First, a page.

A number of high-profile candidates fell by the wayside, including Mitchell and Ciaran Haggerty’s pole-sitting Black Bull Ecurie Ecosse McLaren 570S which, like the Maserati, would have been a podium contender were it not for an intermittent engine issue that eventually forced its retirement

Generation AMR Macmillan Racing’s Matty Graham span his Aston Martin into the gravel trap in the worst of the early conditions while erstwhile championship leaders Graham Johnson and Mike Robinson’s PMW Expo Racing/Optimum Motorsport Ginetta suffered heavy damage when it was removed from the reckoning by Richard Neary’s BMW Z4 GT3. Lanan Racing’s Alex Reed and Joey Foster were also in podium contention when a late race technical issue ended their afternoon early.

All of that means Bartholomew and Jordan have re-taken the championship lead, albeit by just 3.5 points from Johnson and Robinson who still enjoy a 21.5-point cushion over Walewska and Freke in third.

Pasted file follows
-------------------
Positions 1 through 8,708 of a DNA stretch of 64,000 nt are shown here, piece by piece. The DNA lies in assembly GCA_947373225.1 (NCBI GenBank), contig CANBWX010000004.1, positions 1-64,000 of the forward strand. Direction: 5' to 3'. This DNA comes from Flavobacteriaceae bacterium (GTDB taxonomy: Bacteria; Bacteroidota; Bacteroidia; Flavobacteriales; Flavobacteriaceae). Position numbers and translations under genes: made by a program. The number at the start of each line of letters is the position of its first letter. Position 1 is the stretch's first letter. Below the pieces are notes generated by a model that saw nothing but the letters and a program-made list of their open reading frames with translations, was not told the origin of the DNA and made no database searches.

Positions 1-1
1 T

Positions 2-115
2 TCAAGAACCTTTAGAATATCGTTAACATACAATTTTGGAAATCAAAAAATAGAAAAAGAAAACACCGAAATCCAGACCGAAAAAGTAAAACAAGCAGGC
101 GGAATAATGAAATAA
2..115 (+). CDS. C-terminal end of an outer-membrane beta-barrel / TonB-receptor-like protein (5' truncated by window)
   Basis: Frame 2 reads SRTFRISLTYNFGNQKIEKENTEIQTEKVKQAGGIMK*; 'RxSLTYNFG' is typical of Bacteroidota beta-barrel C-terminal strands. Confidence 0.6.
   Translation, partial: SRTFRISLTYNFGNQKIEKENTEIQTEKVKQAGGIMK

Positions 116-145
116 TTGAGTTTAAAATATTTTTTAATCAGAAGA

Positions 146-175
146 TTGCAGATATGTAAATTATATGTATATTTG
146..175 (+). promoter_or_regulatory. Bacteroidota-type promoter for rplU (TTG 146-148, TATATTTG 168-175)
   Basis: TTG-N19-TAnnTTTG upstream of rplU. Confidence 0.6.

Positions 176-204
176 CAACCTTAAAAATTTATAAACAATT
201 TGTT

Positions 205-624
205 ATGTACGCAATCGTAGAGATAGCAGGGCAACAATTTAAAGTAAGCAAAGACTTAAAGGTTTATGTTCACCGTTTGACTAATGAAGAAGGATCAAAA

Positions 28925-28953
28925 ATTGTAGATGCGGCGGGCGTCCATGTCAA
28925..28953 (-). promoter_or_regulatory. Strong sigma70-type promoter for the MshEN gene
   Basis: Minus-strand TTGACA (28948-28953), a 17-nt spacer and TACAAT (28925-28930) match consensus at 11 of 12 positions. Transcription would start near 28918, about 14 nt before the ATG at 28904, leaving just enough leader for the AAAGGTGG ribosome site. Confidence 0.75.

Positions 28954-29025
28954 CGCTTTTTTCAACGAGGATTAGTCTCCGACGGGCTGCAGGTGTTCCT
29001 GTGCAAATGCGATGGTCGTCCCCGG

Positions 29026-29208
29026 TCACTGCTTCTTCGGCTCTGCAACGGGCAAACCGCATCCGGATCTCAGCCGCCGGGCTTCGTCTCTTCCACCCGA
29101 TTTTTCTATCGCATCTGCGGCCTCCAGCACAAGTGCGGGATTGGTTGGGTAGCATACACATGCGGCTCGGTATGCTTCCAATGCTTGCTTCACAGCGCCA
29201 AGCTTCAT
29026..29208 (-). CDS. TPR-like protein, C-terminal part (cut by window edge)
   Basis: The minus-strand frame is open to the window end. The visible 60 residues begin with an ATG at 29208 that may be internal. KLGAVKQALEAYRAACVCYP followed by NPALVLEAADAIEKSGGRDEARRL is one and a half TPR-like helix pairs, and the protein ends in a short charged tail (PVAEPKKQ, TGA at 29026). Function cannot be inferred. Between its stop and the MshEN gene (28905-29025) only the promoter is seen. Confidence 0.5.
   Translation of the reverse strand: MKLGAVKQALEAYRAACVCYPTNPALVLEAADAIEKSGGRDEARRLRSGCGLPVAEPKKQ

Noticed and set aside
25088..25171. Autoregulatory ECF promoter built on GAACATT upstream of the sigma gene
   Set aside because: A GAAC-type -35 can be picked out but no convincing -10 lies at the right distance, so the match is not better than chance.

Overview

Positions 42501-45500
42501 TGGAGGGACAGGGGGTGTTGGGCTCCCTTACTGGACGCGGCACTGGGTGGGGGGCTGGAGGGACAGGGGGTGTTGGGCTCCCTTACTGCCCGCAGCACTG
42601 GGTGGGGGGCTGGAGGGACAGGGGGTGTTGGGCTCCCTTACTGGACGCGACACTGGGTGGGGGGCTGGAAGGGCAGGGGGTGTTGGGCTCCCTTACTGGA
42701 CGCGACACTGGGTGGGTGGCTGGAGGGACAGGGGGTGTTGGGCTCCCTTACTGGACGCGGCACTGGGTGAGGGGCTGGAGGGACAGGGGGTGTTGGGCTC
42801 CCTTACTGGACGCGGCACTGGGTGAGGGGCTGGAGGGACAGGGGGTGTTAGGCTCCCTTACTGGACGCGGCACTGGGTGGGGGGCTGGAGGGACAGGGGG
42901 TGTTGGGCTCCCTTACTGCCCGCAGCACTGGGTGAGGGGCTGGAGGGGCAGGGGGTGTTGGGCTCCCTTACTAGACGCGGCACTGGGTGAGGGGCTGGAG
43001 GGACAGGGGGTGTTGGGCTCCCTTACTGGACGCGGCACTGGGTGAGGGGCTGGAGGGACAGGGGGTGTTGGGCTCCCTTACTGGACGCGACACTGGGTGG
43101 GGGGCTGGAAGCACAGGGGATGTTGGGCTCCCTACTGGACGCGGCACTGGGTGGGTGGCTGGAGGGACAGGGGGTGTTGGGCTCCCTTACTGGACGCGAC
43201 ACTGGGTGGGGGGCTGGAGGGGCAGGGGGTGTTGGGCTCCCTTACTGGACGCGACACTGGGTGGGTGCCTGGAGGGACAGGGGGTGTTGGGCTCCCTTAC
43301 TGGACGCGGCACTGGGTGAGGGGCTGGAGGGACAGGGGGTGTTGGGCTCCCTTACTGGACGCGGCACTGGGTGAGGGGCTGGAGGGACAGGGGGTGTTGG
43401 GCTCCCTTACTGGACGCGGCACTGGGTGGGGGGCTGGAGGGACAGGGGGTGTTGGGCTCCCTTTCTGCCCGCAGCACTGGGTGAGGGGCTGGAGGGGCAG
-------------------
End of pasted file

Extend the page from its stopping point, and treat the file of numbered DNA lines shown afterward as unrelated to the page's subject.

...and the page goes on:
Jake Giddings might have finished 13th in class but his best of 2m15.206s was enough to seal the Sunoco Fastest Lap of the Weekend Award and a new British GT4 lap record for Silverstone.



Race Notes:
  • Valtteri Bottas claimed the team’s first podium of the season, finishing third in today’s Canadian Grand Prix
  • Felipe Massa was forced to retire following a water system issue that caused his power unit to overheat on lap 36
  • Valtteri had a good start and managed to gain a position as a result of Rosberg going straight on at Turn 1. He made his only pitstop of the race on lap 23. Following his stop he was able to pass Ricciardo for fourth making his strategy work to move into third after Vesptappen stopped on lap 46.
  • Felipe was running seventh before his only pitstop of the race on lap 22. He was managing his tyres well before being forced to retire
  • The team collected 15 points to extend the gap to fifth-placed Force India to 39 points in the Constructors’ Championship